/U.S. tariffs on French, German aircraft parts, wines to start Tuesday
U.S. tariffs on French, German aircraft parts, wines to start Tuesday

U.S. tariffs on French, German aircraft parts, wines to start Tuesday

The USA flag and the European Union flag are flown during the 2019 Solheim Cup at Gleneagles Golf Club, Auchterarder.

Jane Barlow | PA Images via Getty Images

The U.S. government on Monday said it would begin collecting new duties on aircraft parts and other products from France and Germany from Tuesday after failing to resolve a 16-year dispute over aircraft subsidies with the European Union.

In a notice late on Monday, U.S. Customs and Border Protection said the new duties would apply from 12:01 a.m. ET (0501 GMT) on Tuesday as part of the long-running battle over government subsidies to Europe’s Airbus and its U.S. rival, Boeing.

The notice follows an announcement by the U.S. Trade Representative’s office that it would impose an additional 15% tariff on aircraft parts, including fuselage and wing assemblies, and a 25% duty on certain wines.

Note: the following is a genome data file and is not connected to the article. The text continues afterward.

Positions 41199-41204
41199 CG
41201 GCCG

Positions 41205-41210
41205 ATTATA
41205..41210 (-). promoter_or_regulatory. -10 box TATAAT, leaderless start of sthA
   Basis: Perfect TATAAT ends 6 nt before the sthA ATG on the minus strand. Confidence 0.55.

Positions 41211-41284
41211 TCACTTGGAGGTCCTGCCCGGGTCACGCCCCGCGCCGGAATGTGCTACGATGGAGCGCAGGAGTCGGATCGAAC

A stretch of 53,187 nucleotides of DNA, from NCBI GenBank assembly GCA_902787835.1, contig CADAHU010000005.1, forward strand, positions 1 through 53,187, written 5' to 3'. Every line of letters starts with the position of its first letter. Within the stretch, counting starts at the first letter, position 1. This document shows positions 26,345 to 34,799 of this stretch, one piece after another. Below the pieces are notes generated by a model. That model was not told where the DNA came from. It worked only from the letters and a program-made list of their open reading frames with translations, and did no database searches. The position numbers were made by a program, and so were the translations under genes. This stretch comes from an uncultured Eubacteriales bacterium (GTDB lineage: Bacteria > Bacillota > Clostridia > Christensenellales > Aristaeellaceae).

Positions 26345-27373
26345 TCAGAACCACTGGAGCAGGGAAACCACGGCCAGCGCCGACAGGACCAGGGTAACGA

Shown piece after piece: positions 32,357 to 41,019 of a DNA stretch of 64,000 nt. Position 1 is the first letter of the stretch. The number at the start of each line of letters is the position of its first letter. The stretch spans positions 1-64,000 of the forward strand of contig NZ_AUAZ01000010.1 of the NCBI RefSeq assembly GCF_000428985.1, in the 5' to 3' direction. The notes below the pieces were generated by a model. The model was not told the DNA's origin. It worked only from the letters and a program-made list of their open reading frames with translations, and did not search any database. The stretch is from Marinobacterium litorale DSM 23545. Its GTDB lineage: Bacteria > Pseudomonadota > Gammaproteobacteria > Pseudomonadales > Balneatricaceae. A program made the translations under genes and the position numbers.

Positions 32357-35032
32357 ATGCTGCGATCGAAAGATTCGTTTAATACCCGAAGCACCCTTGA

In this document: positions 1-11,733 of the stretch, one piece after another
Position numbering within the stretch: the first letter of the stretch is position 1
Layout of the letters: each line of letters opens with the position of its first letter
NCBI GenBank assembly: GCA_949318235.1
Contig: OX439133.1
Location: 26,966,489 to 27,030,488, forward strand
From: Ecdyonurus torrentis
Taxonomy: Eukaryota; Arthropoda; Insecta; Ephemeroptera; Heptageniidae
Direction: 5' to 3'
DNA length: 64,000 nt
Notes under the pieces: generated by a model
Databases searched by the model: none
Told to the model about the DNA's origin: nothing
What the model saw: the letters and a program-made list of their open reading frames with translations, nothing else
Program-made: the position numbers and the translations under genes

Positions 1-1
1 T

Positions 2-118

Talks between Washington and Brussels to end the battle stalled in the final weeks of the Trump administration, a European source familiar with the matter said. Washington had also pressed to reach a separate solution with Britain, which has a share in Airbus, but has exited the EU.

Brussels said it would seek swift resolution of the issue with U.S. President-elect Joe Biden, who takes office on Jan. 20. The Biden team had no immediate comment on the tariff issue.

Airbus said USTR’s expansion of tariffs to include aircraft components made in France and Germany was “counterproductive” and would wind up harm U.S. workers at its Mobile, Alabama site where it assembles A320 and A220 aircraft.

The measure will hit A320 production which relies on components from France and Germany, while the A220 production does not, according to an Airbus spokesman.

The initial impact may be muted since aerospace companies generally procure large components such as wings and fuselages well in advance to ensure smooth production flows.

Both Washington and Brussels have won cases at the World Trade Organization, the former allowed to impose tariffs on $7.5 billion of EU goods and the latter extra duties on $4 billion of imports from the United States.